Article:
Intro to Political& Social Theory

Political Theory – Course Outline

Unlike other academic fields that study political and social issues, political philosophy primarily pursues normative questions. While fields such as political science and sociology are concerned with describing social and political phenomena using quantitative and qualitative methods, political philosophy is mainly concerned with how political life ought to be. This course will introduce you to a broad survey of fundamental topics in political theory. Some of these topics include to what extent, if at all, can government be justified. If government can be justified, what kind is the best or most just? Most of us today agree that freedom and equality are important political and social values. But how should we understand these values and how much of each should the government secure for its citizens? Throughout the course we will also be looking at some controversial political issues including terrorism, torture, the environment, and drug legalization.

If you are engaged and work hard, by the end of this course you will be able to better understand and pursue the core issues in political theory. You will develop and refine your skills in critical thinking, developing arguments, critiquing arguments, and clearly expressing your own point of view in written and spoken form. Developing these skills will help you better articulate arguments and viewpoints surrounding important political issues that concern us today.

Required Texts

Jonathan Wolff, An Introduction To Political Philosophy Revised Edition (2006)

Other texts will be made available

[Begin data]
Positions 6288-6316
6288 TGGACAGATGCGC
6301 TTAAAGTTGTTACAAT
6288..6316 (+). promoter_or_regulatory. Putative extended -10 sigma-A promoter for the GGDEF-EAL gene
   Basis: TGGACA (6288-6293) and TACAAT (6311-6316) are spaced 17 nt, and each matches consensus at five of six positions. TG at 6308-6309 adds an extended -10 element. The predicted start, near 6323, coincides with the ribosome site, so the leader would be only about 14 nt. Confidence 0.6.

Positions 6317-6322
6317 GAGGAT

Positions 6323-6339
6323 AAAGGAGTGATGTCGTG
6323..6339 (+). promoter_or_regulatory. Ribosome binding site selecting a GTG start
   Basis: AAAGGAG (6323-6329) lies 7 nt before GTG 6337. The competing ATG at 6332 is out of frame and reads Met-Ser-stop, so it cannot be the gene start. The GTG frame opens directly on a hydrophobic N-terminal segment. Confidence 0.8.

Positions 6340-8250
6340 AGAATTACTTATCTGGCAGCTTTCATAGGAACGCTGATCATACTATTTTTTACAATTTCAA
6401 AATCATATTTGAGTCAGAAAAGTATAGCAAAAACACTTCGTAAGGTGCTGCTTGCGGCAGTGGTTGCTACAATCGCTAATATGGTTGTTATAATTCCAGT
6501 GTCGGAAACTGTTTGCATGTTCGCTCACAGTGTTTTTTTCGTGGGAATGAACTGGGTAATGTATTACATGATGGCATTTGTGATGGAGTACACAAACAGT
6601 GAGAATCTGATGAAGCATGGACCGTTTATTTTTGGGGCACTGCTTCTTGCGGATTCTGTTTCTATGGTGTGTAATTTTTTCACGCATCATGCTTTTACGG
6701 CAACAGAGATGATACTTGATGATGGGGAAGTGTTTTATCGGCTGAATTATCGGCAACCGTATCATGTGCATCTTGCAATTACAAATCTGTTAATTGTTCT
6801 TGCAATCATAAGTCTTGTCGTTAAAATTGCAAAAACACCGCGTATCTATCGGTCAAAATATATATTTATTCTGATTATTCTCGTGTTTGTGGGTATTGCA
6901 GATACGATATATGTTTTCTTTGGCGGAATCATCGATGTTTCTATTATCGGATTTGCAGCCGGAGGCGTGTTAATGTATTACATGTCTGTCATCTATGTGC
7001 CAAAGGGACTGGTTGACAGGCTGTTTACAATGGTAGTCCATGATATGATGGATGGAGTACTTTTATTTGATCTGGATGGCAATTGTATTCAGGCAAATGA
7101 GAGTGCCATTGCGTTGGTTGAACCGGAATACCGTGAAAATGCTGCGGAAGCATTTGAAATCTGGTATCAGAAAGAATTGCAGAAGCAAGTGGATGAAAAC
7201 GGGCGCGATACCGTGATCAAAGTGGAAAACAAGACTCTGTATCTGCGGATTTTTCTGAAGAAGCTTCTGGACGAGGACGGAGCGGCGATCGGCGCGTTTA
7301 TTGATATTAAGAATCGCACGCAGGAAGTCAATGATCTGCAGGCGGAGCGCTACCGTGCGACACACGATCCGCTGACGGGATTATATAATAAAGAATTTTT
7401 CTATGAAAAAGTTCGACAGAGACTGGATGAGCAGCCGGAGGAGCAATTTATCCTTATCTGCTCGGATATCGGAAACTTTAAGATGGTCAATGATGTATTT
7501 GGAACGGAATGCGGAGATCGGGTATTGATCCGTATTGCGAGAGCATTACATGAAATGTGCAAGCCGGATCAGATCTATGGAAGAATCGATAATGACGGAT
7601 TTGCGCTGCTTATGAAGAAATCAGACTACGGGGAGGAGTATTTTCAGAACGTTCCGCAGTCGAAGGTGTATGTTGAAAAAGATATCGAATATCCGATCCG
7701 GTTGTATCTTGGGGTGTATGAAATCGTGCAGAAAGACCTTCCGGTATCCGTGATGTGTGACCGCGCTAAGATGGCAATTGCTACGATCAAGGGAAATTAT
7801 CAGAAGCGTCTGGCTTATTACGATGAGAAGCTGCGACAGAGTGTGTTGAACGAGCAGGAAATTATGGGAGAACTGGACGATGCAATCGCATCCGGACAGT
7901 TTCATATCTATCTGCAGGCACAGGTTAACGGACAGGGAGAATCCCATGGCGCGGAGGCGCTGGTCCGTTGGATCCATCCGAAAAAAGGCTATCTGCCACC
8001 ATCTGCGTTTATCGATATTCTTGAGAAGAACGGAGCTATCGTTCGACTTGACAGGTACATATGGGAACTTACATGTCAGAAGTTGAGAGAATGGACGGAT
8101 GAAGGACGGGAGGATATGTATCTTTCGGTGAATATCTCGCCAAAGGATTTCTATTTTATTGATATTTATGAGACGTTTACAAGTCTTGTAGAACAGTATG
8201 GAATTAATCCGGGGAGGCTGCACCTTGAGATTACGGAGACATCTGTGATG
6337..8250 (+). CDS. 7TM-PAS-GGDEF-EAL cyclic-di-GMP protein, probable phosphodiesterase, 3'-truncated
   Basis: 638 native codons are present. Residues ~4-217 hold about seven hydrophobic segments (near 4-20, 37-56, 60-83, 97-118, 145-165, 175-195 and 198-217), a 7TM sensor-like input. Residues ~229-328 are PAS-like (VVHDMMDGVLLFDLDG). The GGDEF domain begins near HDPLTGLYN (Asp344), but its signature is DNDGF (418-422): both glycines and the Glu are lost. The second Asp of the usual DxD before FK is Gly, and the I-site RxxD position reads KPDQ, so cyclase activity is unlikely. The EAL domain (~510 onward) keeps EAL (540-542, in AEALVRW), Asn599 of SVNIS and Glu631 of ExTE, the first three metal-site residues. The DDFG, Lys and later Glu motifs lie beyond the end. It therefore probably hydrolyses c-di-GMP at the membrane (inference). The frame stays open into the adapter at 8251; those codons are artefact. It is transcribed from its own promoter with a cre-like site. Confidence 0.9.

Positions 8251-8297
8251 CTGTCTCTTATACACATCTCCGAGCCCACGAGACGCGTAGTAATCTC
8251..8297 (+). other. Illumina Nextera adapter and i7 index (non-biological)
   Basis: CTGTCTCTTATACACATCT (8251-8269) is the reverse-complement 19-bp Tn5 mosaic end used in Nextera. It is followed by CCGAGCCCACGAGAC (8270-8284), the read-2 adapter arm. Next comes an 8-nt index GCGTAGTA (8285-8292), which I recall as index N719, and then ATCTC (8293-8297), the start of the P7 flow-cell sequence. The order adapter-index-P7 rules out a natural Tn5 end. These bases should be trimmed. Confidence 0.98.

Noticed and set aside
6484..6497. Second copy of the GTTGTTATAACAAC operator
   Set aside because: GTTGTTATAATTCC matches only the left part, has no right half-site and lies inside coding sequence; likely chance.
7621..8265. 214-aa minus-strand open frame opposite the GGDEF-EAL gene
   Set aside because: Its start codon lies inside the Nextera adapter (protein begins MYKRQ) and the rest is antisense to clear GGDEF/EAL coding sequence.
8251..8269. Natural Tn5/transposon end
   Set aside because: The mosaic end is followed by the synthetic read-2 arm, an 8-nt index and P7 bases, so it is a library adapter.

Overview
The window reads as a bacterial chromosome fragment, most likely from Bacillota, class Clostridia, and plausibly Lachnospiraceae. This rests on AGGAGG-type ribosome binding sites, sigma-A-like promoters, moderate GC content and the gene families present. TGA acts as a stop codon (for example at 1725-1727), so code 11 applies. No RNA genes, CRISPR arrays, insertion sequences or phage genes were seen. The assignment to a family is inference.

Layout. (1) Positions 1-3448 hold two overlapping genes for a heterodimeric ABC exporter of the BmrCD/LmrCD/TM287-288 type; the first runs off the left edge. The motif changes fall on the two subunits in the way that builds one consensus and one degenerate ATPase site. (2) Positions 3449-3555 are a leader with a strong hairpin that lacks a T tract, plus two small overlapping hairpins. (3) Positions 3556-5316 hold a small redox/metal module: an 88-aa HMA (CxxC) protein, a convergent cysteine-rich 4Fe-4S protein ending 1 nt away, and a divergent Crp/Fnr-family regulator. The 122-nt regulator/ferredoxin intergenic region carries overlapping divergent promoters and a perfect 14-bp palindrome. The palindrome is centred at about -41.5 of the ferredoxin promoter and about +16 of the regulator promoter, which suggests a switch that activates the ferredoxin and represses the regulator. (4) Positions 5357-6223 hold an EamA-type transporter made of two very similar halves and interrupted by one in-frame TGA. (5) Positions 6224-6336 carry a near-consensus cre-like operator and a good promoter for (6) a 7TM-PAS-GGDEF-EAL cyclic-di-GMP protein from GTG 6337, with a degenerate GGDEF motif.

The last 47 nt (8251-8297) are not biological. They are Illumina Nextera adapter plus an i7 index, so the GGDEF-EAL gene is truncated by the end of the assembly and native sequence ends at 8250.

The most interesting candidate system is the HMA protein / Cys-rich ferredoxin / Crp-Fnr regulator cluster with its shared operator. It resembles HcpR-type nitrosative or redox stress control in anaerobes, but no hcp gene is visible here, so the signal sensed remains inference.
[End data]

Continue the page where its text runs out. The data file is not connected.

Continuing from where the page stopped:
Week 1: Introduction

Week 2: The State of Nature

Hobbes, Locke, and Rousseau (Wolff: 1-24)

Week 3: Justifying the State

Anarchism, Social-Contract, and Utilitarianism (Wolff: 29-59; Nozick, ASU, 90-95)

Week 4: Who Should Rule?

Plato vs. Democracy, Rousseau’s general will, & Representative democracy (Wolff: 62 – 101)

Week 5: The Place of Liberty

Mill, Marx & Liberty (Wolf: 104-131)

Week 6: Conceptions of Liberty

Isaiah Berlin, Two Concepts of Liberty

Week 7: Distribution of Property

Rawls’s theory of justice (Wolff: 133-176)

Nozick’s critique of Rawls (Nozick, ASU, 153 – 164)

Week 8: Multiculturalism

Charles Taylor, The Politics of Recognition

Week 9: Feminist Perspective

Feminist Critiques of Individualism (Wolf: 177-199)

Week 10: Immigration

Michael Walzer, “The Distribution of Membership” Peter Brown and Henry Shue “Boundaries: National Autonomy and its limits”

Week 11: Gun Control

Todd C Hughes and Lester H. Hunt, “The Liberal Basis of the Right to Bear Arms” Hugh Lafollette, “Gun Control”

Week 12: Torture

Henry Shue, Torture

Daniel Hill, “Ticking Bombs, Torture, and the Analogy with Self-Defense”

Week 13: Government Support for the Arts

Ronald Dworkin, “Can a Liberal State Support Art? Noel Carroll, “Can Government Funding of the Aets be Justified Theoretically?”

Week 14: